Sunday we did dry-fit the pieces into the modified settee and were glad to have the extra time to fidget with the fit.  Between the time we had given them our measurements to cut the wood, and the time we received the pieces, we had misplaced our copy of the pattern in all the construction chaos, and couldn't remember the details of how we'd envisioned them going together!  We figured them out fairly quickly, though, which was fortunate, since we never did find our notes that weekend.

The "Boom Times" in this post describe not thunderstorms, but the intense pace of work this week.  Starting Monday morning, we had someone working on the boat 8-5.  Ken final-fit, nailed, screwed and bunged the settee, and while he was at it, attached and bunged the fiddles on the table.  We had taken them off to refinish them just before Dan got sick and higher priorities prevailed, then more-or-less forgot about them.  Once we left Annapolis we no longer had the tools to reinstall them even if we had remembered.  But fiddles are handy for keeping dishes from sliding off flat surfaces while in rough conditions, so we were glad to have them back.  Then the relocated diesel heater was re-plumbed and after a few tense moments with Eric, Dan, and me all poring over the error codes listed in the user guide, primed and running.  Finally, now that we had good engine access, we were ready to tackle the guts of the job, the thing that had brought us here in the first place, changing the engine mounts to reduce vibration.  That job is being done by Tim, Ken's brother.  Yeah, small town and all that, I find it cool.  I think almost everyone who works in this yard has done at least something on our boat.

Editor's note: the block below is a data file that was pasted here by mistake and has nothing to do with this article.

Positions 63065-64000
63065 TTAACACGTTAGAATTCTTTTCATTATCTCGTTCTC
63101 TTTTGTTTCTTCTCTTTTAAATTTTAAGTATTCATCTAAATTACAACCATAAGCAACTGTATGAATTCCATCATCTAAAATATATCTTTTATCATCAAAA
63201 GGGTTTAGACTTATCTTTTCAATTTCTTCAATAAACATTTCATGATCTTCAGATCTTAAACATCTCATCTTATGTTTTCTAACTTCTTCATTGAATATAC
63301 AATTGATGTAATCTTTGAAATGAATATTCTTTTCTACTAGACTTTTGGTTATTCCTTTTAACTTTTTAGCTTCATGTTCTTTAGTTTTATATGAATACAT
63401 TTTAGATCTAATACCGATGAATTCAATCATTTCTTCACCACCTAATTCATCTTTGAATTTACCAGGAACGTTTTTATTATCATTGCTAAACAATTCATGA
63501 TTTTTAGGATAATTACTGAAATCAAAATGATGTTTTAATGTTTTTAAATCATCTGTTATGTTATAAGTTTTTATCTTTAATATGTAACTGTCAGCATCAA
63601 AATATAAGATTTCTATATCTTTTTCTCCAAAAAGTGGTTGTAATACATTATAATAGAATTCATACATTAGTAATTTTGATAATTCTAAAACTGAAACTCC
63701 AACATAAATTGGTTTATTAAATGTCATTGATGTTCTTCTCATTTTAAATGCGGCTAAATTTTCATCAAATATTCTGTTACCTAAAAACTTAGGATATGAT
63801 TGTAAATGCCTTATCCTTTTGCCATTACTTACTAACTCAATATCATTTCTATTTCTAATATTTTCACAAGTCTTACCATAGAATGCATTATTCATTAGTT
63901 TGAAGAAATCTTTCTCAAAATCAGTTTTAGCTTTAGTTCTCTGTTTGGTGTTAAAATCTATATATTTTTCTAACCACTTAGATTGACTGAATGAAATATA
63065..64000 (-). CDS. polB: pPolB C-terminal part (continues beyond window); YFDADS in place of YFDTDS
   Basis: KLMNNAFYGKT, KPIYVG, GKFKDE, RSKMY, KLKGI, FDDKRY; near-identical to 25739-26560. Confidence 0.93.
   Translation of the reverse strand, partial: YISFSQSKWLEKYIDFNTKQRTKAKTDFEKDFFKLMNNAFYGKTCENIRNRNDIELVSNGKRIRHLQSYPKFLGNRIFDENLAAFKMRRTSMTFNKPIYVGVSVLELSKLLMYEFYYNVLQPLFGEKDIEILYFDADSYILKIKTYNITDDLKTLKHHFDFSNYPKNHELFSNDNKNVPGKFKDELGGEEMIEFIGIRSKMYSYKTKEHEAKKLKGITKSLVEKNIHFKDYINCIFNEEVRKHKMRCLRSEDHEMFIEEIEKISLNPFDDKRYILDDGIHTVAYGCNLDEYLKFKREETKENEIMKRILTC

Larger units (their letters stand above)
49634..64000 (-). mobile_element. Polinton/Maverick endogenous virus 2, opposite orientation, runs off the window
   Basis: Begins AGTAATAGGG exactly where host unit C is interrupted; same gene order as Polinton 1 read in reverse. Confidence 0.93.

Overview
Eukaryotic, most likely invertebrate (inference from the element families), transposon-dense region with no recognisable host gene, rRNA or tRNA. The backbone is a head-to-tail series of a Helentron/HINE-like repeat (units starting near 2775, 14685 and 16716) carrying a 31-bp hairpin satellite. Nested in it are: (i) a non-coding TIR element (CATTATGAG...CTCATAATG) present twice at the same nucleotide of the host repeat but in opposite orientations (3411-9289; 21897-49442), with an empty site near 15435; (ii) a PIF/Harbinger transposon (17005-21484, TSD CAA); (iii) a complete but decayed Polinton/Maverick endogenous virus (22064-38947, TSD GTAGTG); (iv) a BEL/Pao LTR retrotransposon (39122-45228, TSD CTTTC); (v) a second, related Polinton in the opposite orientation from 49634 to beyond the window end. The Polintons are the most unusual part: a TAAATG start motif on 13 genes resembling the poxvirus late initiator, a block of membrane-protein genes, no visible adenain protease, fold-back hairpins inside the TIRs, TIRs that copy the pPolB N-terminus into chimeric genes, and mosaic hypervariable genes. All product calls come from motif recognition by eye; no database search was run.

Ken again, showing the insulated ducting he's using to route the cold air from our relocated a/c. There are other improvements too -- instead of gravity-draining the water that has condensed onto the coils into the bilge, there is now a clever device that uses the Venturi effect to suck the condensation water out of the pan and discharge it overboard.